Church lead the way to more healthful diets


Dorothy Carson figures her diet of frequent fried chicken and virtually no fresh produce finally caught up with her in July, when she was hospitalized for a stroke-like condition.

After two months in recovery from blurred vision, Carson returned to church at First African Methodist Episcopal Church a few weeks ago. That very same day, she said, the church launched a new open-air fresh produce market to bring healthful foods and better diets to the residents of South Los Angeles.

So there she was this weekend, scooping up fresh cucumbers, avocados, green beans, grapes and other produce she said she never would have dreamed of eating before. Carson said she now consumes about six daily servings of fresh fruits and vegetables. Her weight and cholesterol levels are down.


“It’s like an angel brought this to me,” Carson, 58, said of the market. “It has really helped the community. . . . Now we are finally eating well.”

FAME Assistance Corp., the church’s nonprofit economic development and social service arm, officially unveiled the market Sunday at Western Avenue and Adams Boulevard. The festive grand opening featured elected officials, live entertainment, food booths and the main stars of the show: bins and bins of fresh produce.

The new market, open on weekends, seeks to bring healthful fare and nutritional education to what one community activist called the “food deserts” of inner-city Los Angeles. The Los Angeles Alliance for a New Economy, a nonprofit economic development organization, has launched a campaign to attract major supermarkets to South and East Los Angeles and the northeast San Fernando Valley. Even some liquor stores, long the bane of inner-city neighborhoods, have begun offering fruits and vegetables.

FAME Assistance Corp. plans to expand healthful-foods education to 10 churches in the surrounding area under a three-year, $500,000 state grant targeting African American women and children, according to the nonprofit’s president, Denise Hunter. Possible initiatives include church forums and workshops, support groups, a cookbook, bulletin boards providing nutritional information and success stories about people who had changed their diets and improved their health.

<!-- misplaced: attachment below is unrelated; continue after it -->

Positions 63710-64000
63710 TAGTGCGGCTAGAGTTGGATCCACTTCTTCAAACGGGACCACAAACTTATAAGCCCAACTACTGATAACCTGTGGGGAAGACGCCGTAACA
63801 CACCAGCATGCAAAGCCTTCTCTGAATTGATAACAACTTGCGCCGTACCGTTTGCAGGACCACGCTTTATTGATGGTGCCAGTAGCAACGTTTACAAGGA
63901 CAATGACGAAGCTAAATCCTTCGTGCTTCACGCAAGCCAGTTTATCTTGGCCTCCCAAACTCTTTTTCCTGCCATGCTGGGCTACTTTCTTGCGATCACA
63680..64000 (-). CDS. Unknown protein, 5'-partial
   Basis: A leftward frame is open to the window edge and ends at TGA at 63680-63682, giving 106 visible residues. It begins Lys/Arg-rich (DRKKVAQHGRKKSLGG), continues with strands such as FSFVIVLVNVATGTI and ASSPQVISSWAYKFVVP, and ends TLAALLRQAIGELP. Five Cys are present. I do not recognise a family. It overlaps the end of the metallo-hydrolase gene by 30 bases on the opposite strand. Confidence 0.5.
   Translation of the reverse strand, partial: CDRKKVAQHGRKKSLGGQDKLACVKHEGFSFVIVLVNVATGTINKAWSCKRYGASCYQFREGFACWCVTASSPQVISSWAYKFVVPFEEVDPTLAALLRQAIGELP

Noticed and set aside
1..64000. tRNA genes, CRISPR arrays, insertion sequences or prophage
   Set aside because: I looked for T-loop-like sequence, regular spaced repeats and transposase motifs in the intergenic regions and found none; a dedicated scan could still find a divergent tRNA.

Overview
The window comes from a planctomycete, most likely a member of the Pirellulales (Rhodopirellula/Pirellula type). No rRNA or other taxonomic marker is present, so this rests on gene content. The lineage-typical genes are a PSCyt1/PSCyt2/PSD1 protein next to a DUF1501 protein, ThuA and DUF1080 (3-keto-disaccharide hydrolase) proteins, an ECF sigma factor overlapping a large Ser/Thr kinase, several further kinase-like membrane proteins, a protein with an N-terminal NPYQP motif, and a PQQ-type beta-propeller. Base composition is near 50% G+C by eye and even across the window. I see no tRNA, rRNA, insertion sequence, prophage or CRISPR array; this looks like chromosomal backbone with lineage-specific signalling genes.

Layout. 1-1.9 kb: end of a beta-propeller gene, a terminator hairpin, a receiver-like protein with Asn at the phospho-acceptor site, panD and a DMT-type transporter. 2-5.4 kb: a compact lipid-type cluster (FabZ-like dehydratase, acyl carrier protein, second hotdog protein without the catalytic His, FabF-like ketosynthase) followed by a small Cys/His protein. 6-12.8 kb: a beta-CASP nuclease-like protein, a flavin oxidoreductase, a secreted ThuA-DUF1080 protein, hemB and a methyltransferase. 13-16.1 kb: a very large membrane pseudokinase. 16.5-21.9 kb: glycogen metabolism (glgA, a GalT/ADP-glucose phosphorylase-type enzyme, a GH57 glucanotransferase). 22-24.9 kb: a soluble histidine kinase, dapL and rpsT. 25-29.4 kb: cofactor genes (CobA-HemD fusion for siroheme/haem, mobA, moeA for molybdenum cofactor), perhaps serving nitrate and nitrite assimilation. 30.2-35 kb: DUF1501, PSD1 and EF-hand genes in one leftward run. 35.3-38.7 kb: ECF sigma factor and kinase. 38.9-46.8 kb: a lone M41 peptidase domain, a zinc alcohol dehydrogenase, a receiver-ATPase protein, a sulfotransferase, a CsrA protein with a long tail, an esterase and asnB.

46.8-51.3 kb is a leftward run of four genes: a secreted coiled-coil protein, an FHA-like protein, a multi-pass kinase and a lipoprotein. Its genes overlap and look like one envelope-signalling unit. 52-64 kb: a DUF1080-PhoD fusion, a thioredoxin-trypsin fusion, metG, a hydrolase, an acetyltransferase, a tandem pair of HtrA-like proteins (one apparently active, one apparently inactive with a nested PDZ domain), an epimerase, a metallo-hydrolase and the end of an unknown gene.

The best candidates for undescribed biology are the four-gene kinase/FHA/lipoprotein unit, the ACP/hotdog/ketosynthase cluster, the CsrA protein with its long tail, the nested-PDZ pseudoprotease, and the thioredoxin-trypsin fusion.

More than two-thirds of African Americans in California are overweight or obese, more than 40% have cardiovascular diseases, and their high blood pressure rates are among the highest in the world, according to the state Department of Health Services. African Americans are also more likely to have diabetes than whites of similar ages.

In a 2003 survey, the state found that 44% of African Americans reported eating two or fewer servings of fruits and vegetables a day.


More than three-fourths of those surveyed said the biggest obstacle to buying more fruits and vegetables was the difficulty in finding them in their neighborhoods.

“People have been talking about eating better and living healthier, but it’s hard to do that when you don’t have access to those healthy foods,” said Elliott Petty, the alliance’s director of its grocery project.

Hunter, too, said that a grant to educate people about healthful eating was “incomplete” without offering them a way to buy those foods. So FAME hooked up with Coast Produce Co., a Los Angeles firm that had donated fruits and vegetables to the church’s summer enrichment program for youth.

The firm is setting up a nonprofit arm, Fresh Hope, to take fresh produce to underserved communities and eventually supply local jobs, long a vision of its owner, John Dunn. He said his philanthropic impulses were in part fueled by his Christian faith, adding that finding a partner like FAME seemed divinely ordained.

“For us to find a counterpart with the same passion and belief as us -- I do believe there’s a higher power that brought us together,” Dunn said.

Dunn, a fourth-generation Korean American, said he also hopes to use the market as a way to bring the neighborhood’s ethnically diverse residents together.

Over the weekend, the market drew patrons of every race and offered produce appealing to particular populations: black-eyed peas and okra requested by African Americans, chiles and Mexican squash for Latinos, plantains for Caribbean immigrants. Weekly entertainment will feature local talent: a four-piece salsa band played Saturday, and the Crenshaw High School jazz ensemble performed Sunday.

The Rev. John Hunter, First AME’s portly pastor, said he planned to lead the push for more healthful eating by personal example. Hunter said he would aim to triple his daily consumption of fresh fruits and vegetables, from two servings to six, and lose a quarter of his weight. But he said changing the church’s food culture would be a challenge: Just recently, he said, a church member gave him a banana cake at Bible study as a “sign of love.”

“Food is such a part of our fellowship,” he said. “Some people say AME stands for Africans Meeting and Eating.”

Loretta Holliman, a longtime FAME member, said the market has motivated her to consume so much salad that her friends are buzzing about her new eating habits. The market, she said, has become a social meeting place.

“We’re calling people and reminding them to come to the market,” she said. “It’s a place to eat good food and see good friends.”